Running Header: Information Technology Proposal Information Technology Proposal Darren Brown April 16, 2006 To: Director of Information Technology at Riordan Manufacturing From: Darren Brown, Information Technology Systems consultant Date: April 16, 2006 Subject: Information Technology Proposal As an Information Technology Systems consultant for Fortune 500 and 1000 companies, I have completed a review of your organization s current software and hardware systems and determined that with some changes Riordan Manufacturing will be able to exceed its current organizational goals and maintaining its place as the industry leader in identifying industry trends. The current network architecture that exist at Riordan†¦show more content†¦The MRP is utilized for manufacturing, inventorying, and shipping. This system and data is just as important as the ERP. Both are critical software components to Riordan Manufacturing success. After reviewing the existing hardware and software being utilized, I have concluded that Riordan Manufacturing must make changes to some hardware, software, and procedures affecting IT to be able to meet it s current goals and expectation. To be able to do this, Riordan Manufacturing must upgrade outdated equipment, upgrade unsupported operating systems and applications, and consolidate databases and increase productivity. Some of the hardware that exists at Albany and Pontiac sites needs upgrades to increase the productivity of the plants. The Albany site can change its structure to mirror the Headquarter with a 100 base T Ethernet with switches and reduce the amount of hardware and connections. The Pontiac site needs to upgrade to CAT 5 cabling to reduce data transmission degradation. Next, replace the hubs, patch panels with switches, and run a 100 base T Ethernet. Furthermore, both sites need to upgrade to a full T-1 connection to support the data transmission speed to headquarters. Software at both the Albany and Pontiac sites need to be upgraded due to compatibility issues with other sites and the fact that the software is no longer supported by the vendor. Both sites use WIN NT for the operating systems for their network and ExchangeShow MoreRelatedHrm 312 : Spring 20171614 Words   |  7 Pages Information Technology has grown in popularity and has advanced over the years. Information Technology is used in a wide number of different fields, one of which includes Human Resource Management. As of 2017, all the information we’ve ever needed or wanted to know can be searched and found online. With all of this information at our fingertips, we as a society have become more advanced. However, Information Technology has its opportunities and challenges. The opportunities of Information TechnologyRead MoreCase1LastMileCopy1503 Words   |  7 Pages One of the two proposals that were on the table for strategic partnership was from Midwest Technologies Inc. The company is a large defense contractor and advanced technology supplier to many industries. They provide their advanced technology products to the automotive, aerospace, and information technology markets worldwide. The company is very large in scale and has been at the forefront of some of the significant technologies of the last hundred years. Midwest Technologies’ mission is to â€Å"accomplishRead MoreThe Information Flow Of E Commerce1594 Words   |  7 PagesThe above figure indicates how the information flow takes place in an e commerce environment from the user in terms of his queries regarding the product catalog, Its attributes like price, description or part number through an interface and also how the selling enterprise 2 can organize its activities of ordering, inventory, sales. finance through efficient use of digital technology. Pros and Cons The general advantages that it has yielded to the businesses can be seen in terms of the enhancedRead MoreA Basic Understanding Of Network Competencies Essay1136 Words   |  5 Pagescompetencies is necessary to succeed in most technology fields and it is a foundational requirement for roles that deal directly with network communications. In today’s connected world of the cloud, apps that depend on internet connectivity, and even thermostats that can have their temperature set across the internet, the need to understand how networking works is expanding beyond the traditional roles of Network Administrators, Network Engineers, and information security professionals to developers, systemsRead MoreAssignment 1 Cs 782964 Words   |  4 Pages------------------------------------------------- 1. Introduction In order to ensure compatibility (conjugation) and information security, harmonization of existing and emerging government information systems and information resources, Government of the Republic of Kazakhstan dated January 16, 2004 N 44 On the National operator in the field of Information of the Republic of Kazakhstan was introduced National Information Technologies Joint-stock Company was founded on April 4, 2000 called â€Å"NITEC† with 100% participation andRead MoreCisco System Case Study1510 Words   |  7 Pagesits products line. Cisco used information technology as a strategic asset than as a strategic liability (Weill Ross, 2009). IT revolution in Cisco has given huge cost savings for the company, nearly $506 million annually by delivering the products via internet. This clearly indicates the IT-Savvy company’s behavior. Key Factors differentiate Cisco as an Information age company: In my opinion, there are few key factors which differentiates Cisco as an information age company than of an IndustrialRead MoreThe City Of Memphis Information Services1269 Words   |  6 PagesMemphis Information Services, (IS). The City of Memphis has existing and emerging technologies in government operations, and its delivery of services to the public. The IS works to improve City government efficiency through technology and to make communications with the City uncomplicated and clear. The vision of the IS is to be recognized as a leading provider of innovative IT solutions for municipal services. The mission statement is: â€Å"Collaborate with City divisions in leveraging technology whichRead MoreThe Importance Of A Technologist Has Changed1695 Words   |  7 Pagesthan today†. This is the principle I live by, and after spending nearly 8 years in the Information Technology industry and having worked for two of the most prestigious organizations in the United States and in India, I’m now ready to maximize my potential to the fullest. Today, the role of a technologist has changed. A technologist is likely to be a manager who has to implement new practices and new technology and often engage in man management and decision making. My growing seniority in the industryRead MoreThe Impact Of Information Technology On Us995 Words   |  4 Pagesall the administration by hand. Now, we have the same process as a backup, in case electricity goes off and we could not use technology. Today, we have changed to way we save and secure information. We have improved quality and performance. We have changed the learning process, and even the way we socially interact. These changes came from the use of information technology, and because of all the resources and methods of learning that this provides, we have seen success in people that can masterRead MoreInformation Technology Systems Primary Responsibility1198 Words   |  5 PagesThe Information Technol ogy systems primary responsibility is to maintain and sustain the organization network and communications operations. Although, they specialize in a particular field, they combine experiences and resources to support the IT department. The functional areas support the IT department which in turns support the organization’s mission, vision, and goals. Mission: Planning, managing, synchronizing, and directing the Information Technology system communication operations with the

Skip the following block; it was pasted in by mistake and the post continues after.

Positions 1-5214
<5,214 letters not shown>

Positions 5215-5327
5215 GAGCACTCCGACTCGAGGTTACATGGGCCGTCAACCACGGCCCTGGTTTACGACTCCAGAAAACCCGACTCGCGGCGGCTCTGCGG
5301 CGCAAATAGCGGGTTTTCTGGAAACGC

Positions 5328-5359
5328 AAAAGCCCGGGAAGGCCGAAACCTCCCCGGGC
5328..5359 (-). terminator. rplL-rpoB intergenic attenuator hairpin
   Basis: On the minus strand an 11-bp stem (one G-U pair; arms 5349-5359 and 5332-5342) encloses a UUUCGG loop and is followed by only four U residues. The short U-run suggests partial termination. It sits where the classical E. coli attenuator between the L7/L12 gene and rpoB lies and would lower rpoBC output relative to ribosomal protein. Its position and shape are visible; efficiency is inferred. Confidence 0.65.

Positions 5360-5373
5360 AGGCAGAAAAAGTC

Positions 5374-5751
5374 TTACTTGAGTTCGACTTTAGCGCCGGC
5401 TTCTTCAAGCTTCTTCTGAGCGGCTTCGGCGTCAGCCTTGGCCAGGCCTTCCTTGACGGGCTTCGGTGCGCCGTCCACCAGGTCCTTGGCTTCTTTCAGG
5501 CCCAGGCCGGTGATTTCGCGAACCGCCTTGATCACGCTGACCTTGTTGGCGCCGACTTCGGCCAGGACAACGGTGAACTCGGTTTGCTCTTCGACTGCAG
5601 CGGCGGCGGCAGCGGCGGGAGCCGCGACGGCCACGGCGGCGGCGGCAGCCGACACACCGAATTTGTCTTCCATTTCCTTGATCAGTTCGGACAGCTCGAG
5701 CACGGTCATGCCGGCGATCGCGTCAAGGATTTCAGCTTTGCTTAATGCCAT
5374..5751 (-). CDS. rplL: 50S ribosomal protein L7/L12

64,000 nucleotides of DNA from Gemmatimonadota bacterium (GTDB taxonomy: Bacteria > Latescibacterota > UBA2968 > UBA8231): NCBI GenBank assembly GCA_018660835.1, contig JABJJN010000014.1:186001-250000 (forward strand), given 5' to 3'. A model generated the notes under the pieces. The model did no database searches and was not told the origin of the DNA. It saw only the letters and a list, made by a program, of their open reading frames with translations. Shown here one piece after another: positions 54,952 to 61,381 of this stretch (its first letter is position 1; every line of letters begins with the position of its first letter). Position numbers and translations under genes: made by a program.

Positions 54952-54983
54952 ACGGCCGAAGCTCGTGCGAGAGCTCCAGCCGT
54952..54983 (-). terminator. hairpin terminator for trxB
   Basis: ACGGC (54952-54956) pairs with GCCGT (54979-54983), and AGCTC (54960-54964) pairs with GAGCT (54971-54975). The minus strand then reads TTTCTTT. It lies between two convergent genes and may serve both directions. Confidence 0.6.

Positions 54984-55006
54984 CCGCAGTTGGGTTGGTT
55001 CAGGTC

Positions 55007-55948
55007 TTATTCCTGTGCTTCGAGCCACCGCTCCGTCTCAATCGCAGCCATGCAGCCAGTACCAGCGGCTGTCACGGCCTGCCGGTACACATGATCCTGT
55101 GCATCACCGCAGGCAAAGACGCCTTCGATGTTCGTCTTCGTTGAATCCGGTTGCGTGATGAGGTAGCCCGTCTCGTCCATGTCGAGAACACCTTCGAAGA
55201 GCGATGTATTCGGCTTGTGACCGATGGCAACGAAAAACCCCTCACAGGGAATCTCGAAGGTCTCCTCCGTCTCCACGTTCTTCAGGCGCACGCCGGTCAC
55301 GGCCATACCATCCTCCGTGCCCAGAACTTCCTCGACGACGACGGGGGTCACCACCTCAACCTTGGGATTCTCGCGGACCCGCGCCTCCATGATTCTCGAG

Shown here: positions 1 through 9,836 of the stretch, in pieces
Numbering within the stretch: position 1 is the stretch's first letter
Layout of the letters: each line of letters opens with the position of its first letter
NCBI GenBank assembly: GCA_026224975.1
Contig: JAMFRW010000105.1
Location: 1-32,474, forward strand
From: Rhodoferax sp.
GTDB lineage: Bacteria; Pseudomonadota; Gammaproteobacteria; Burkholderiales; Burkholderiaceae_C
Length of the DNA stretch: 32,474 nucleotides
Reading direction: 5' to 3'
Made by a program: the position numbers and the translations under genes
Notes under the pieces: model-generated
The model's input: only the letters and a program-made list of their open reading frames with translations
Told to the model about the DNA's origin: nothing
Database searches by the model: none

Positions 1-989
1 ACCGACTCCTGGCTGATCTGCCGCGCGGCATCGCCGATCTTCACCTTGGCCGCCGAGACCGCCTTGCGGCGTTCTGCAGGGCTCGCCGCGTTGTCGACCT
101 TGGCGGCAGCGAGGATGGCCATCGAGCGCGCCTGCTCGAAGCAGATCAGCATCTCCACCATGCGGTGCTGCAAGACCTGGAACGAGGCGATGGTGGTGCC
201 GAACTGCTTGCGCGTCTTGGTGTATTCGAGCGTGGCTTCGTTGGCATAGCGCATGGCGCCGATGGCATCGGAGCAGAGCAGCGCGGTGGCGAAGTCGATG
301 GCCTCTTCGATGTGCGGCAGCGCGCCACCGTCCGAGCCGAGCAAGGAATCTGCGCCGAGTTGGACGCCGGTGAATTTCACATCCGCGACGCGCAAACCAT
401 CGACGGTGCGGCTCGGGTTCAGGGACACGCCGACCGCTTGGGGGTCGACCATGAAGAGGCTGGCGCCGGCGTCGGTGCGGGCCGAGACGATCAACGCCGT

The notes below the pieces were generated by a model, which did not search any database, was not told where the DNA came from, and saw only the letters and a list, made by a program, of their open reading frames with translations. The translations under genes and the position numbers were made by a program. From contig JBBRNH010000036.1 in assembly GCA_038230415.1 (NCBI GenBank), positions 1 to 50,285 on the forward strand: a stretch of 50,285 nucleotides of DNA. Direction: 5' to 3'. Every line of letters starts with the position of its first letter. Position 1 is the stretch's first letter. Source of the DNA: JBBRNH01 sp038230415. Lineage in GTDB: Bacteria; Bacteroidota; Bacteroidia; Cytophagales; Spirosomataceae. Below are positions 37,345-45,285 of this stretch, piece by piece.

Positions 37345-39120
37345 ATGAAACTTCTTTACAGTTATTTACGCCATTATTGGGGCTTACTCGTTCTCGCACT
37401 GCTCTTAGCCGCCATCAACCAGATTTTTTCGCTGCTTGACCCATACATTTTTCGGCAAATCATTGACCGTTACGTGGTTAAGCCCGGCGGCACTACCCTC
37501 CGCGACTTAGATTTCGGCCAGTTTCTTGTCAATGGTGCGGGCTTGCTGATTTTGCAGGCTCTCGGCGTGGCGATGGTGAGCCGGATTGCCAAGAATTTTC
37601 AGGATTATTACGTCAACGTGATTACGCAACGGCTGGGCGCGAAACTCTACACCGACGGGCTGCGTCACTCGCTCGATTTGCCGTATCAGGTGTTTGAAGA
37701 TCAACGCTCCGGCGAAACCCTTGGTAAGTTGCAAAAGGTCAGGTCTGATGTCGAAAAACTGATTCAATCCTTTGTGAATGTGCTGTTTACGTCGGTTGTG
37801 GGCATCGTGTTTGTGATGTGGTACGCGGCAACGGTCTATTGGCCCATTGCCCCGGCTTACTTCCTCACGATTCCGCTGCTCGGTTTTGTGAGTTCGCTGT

Friday, May 15, 2020